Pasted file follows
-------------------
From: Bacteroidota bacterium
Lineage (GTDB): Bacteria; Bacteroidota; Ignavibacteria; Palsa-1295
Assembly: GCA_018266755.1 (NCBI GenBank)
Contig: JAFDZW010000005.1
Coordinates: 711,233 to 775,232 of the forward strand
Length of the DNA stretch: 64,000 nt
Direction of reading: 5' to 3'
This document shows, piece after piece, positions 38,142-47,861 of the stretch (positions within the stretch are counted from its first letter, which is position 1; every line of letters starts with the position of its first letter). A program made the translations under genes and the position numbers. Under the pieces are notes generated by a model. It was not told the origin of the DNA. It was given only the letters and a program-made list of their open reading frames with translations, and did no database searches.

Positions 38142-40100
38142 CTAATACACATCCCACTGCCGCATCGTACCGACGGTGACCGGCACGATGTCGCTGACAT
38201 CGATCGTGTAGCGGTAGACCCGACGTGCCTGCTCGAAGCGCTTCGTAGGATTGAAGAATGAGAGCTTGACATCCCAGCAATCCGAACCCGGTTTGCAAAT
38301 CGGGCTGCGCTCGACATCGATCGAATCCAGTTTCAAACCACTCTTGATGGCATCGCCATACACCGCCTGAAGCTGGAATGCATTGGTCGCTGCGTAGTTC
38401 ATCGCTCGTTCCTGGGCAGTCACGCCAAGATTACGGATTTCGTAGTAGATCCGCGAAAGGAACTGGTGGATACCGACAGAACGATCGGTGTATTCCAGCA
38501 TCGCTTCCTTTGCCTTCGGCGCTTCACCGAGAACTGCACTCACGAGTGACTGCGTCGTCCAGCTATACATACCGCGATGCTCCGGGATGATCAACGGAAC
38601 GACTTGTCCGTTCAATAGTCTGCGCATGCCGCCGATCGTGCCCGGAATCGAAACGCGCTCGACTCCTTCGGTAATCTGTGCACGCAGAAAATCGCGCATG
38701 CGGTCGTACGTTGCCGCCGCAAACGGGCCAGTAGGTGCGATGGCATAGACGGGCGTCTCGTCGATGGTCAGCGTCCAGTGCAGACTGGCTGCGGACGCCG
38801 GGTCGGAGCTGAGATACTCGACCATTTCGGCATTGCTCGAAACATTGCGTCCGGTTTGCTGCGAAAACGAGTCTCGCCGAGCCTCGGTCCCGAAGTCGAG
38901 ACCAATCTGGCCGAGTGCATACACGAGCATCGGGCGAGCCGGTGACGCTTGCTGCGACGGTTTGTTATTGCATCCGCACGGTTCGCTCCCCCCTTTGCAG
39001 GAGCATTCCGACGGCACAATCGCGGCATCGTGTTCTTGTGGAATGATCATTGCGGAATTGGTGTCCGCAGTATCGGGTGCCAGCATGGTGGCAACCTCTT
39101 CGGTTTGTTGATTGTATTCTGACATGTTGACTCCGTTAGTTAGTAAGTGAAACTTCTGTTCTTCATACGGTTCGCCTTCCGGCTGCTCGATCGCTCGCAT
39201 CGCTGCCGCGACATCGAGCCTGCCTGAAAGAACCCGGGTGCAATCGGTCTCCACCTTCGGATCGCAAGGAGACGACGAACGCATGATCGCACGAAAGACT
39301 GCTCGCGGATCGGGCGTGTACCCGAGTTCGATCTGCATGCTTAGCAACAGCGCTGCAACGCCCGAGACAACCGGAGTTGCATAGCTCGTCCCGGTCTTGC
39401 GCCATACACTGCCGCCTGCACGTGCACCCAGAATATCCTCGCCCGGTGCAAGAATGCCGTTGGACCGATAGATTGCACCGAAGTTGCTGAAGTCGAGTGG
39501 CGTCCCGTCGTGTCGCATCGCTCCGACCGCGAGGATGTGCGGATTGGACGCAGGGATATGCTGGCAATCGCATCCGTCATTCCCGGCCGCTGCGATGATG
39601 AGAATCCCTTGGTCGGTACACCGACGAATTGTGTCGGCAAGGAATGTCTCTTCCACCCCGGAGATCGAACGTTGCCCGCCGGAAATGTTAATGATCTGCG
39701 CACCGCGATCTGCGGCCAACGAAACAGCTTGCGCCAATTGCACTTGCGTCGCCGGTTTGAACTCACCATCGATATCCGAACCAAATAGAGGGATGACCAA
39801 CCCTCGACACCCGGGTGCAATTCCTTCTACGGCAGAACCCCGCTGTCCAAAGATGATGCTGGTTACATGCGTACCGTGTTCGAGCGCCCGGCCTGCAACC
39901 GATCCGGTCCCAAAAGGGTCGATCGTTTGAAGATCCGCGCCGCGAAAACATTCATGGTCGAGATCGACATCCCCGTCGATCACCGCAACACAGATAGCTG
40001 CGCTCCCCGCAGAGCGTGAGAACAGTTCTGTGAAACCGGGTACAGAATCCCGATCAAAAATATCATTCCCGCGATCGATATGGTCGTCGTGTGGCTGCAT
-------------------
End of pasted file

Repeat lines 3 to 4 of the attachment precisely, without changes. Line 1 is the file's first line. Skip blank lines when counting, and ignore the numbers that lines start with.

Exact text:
Assembly: GCA_018266755.1 (NCBI GenBank)
Contig: JAFDZW010000005.1